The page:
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Prospect Park (Troy, New York) facts for kids

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Prospect Park View 2020
View of Downtown Troy from the park in 2020
Lawn tennis and croquet grounds (15256510156)
Lawn Tennis and Croquet Grounds, Prospect Park in 1912

Prospect Park is an 80-acre (32 ha) city park in Troy, New York. The park is situated between Congress and Hill Street on top of Mount Ida. Prospect Park was originally designed in 1903 by local landscape engineer Garnet Douglass Baltimore, the first African-American graduate of Rensselaer Polytechnic Institute (RPI). The park started to fall into disrepair in the 1950s and relatively little of Baltimore's work is still evident in the park today.

The park today includes the following recreational areas: 14 tennis courts, 4 handball courts, 2 basketball courts, playground, picnic areas, soccer field, comfort station, picnic pavilion, spray pool, nature trail, and a roadway which surrounds the park with eight parking areas.


Troy's Mount Ida is 285 feet above sea level with visibility up to 20 miles. The land for the park was originally under private ownership. The site, known originally as Warren Hill, was an estate owned by the heirs of the Warren family. The Warren family was a wealthy family known locally for financing the Church of the Holy Cross and the Warren Free Institute. The city of Troy purchased the Warren Hill site for $110,000 in March 1901 and established it as Warren Park. However, the local press and the Troy Common Council liked the name of Prospect Park, in inspiration of the Prospect Park in Brooklyn, New York.

Over the next few years, Garnet Baltimore implemented his designs, adding winding roads and four entrances to the park, fences, a man-made lake, a band shell, observation tower, tennis courts, and playgrounds. There were two mansions on the park dating back when the site was privately owned, called the Warren Mansion and the Vain House. The Warren Mansion was turned into a museum for military relics, and the Vail House turned into a refreshment stand called the “Casino”. In 1926, an above ground swimming pool designed by Wesley Bintz was added to the park. Today the pool is one of the few remaining “Bintz” swimming pools still standing.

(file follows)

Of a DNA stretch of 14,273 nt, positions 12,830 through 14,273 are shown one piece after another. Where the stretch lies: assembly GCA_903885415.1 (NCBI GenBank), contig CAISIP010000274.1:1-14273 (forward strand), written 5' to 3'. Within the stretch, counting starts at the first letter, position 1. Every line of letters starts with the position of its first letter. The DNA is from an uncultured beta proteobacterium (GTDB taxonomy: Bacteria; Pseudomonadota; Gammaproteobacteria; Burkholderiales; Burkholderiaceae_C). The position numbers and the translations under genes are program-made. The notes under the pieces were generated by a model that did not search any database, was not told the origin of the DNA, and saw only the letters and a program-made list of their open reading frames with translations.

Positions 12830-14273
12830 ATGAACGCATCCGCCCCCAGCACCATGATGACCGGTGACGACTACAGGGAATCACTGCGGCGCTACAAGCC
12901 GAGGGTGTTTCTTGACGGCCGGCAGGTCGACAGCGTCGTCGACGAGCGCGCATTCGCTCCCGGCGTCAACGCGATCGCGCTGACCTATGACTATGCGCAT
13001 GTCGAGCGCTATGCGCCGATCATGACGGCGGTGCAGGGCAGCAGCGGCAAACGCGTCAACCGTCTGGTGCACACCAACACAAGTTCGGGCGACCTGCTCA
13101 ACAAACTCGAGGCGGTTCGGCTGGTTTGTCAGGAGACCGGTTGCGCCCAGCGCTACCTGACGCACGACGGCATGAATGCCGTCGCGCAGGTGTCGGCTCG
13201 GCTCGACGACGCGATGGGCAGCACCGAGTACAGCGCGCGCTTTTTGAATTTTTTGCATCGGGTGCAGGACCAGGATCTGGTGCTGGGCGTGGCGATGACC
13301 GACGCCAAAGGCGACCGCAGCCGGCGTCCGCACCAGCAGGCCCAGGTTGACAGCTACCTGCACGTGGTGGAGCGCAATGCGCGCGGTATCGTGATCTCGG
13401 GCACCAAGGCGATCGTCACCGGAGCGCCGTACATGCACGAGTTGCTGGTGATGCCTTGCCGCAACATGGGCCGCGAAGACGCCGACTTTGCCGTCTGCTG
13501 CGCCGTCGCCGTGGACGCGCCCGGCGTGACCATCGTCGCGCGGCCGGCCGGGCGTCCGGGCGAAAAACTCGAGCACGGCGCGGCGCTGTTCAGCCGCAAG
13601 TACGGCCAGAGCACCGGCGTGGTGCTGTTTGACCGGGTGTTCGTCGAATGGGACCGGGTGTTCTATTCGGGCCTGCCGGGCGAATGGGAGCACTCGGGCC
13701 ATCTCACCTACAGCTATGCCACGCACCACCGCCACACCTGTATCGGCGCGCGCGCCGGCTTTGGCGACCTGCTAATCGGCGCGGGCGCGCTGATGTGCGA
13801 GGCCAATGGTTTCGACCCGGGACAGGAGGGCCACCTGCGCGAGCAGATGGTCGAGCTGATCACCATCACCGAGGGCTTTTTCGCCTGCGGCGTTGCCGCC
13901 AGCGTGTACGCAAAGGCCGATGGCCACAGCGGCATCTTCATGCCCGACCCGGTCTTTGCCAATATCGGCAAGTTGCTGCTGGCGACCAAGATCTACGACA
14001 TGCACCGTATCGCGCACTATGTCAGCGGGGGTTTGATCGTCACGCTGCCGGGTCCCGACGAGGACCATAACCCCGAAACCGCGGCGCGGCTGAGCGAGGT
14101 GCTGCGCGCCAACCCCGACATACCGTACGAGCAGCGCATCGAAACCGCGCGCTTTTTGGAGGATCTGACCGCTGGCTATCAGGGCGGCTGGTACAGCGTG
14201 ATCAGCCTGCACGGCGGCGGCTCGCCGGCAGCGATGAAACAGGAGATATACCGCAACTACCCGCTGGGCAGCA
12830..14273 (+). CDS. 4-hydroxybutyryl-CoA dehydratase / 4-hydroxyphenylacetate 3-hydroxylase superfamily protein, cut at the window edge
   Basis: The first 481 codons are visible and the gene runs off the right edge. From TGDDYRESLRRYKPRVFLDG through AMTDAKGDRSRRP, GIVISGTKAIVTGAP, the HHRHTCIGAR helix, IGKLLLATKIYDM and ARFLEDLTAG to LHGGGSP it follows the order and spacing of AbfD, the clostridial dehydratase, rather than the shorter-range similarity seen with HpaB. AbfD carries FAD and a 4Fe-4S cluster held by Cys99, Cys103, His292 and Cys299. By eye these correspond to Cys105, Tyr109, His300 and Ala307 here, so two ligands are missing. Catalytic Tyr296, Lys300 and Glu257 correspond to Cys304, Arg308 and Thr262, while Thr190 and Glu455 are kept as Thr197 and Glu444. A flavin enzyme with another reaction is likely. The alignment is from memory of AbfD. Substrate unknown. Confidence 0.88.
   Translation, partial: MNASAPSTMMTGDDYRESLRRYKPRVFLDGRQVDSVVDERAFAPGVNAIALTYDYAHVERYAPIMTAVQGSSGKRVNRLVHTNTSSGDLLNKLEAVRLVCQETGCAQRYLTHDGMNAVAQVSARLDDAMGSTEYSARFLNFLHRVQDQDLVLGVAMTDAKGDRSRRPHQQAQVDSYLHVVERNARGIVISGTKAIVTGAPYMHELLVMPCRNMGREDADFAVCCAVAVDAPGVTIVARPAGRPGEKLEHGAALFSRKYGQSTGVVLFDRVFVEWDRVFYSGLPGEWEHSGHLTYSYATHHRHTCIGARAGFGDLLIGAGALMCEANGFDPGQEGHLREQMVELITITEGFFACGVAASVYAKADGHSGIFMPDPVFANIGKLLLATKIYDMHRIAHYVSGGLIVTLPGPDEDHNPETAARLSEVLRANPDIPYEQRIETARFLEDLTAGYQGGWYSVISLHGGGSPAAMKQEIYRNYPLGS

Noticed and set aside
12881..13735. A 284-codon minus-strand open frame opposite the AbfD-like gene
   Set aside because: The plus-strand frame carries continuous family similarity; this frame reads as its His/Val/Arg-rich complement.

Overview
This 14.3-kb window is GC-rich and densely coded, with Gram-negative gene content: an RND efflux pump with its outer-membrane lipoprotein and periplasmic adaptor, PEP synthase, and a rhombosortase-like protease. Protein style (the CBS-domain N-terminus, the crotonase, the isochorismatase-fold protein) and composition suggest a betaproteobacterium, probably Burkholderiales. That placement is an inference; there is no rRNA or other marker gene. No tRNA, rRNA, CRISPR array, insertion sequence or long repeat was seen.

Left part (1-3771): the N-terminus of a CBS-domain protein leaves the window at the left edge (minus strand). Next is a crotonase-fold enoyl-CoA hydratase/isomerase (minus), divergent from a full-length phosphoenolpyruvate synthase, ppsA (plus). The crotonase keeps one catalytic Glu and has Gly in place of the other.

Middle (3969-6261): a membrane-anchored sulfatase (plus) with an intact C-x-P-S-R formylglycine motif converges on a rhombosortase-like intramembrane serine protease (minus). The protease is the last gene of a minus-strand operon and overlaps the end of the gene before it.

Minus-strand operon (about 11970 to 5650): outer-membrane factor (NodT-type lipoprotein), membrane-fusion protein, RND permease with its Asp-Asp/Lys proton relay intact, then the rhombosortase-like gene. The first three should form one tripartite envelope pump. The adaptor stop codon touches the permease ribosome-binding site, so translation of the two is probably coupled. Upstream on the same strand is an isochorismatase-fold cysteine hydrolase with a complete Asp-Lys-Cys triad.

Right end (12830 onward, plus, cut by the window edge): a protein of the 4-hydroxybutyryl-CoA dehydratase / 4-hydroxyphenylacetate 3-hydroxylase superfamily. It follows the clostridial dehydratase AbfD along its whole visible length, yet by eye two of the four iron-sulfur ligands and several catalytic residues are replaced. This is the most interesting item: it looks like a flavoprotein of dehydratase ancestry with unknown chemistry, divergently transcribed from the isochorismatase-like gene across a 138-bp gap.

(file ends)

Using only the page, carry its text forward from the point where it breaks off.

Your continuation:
Prospect Park remained a popular and well utilized park until the 1950s. In the 1950s Troy was facing the effects of population and employment decline from suburbanization and deindustrialization. In 1933, the Warren mansion was demolished under the Civil Works Administration. In 1943, the Casino was destroyed by fire. In 1994 the Bintz pool was closed due to needing costly repairs.

There are a multitude of rare species of trees to be seen throughout the park, including Catalpa, European Beech, Hawthorne, and Magnolias, adding to the overwhelming beauty of the 20 - mile radius view seen from the top of the park. The city of Troy originally planned for the park to be like that of the park in Brooklyn sharing its namesake, to bring a bit of city life from downstate to Troy. Newspapers wrote of the park, “Prospect Park is admirable alliterative and beautifully Brooklynish”, with Brooklyn even admiring and giving support to the park. Because of the great success from the press, the park was opened before fully completed, and then hired Baltimore to complete the project, seeing that he was the best man available for the job as a local graduate of Rensselaer and a Troy native.

In 1998, Friends of Prospect Park was organized by a group of Troy citizens to maintain and promote the public park. It is a nonprofit group responsible for improvements to the children’s playground, the sign welcoming patrons as they enter the park, renovations of bathrooms and comfort stations housed beneath the swimming pool, yearly bulb plantings, and many more. However, since then, Prospect Park has lost its popularity among the Troy community and has begun to deteriorate over the years. Today, the group organizes various environmental efforts to do park clean ups and clean ups of surrounding trails to revitalize the park to serve the purpose it was made for in the early 1900s when established. Working alongside the Troy Rehabilitation and Improvement Program, community outreach programs such as the Troy Hidden Garden Tour to bring low - and moderate – income families in Troy to community – building and promoting these communities to successful home ownership.

Coordinates: 42°43′28″N 73°41′03″W / 42.72449°N 73.684165°W / 42.72449; -73.684165

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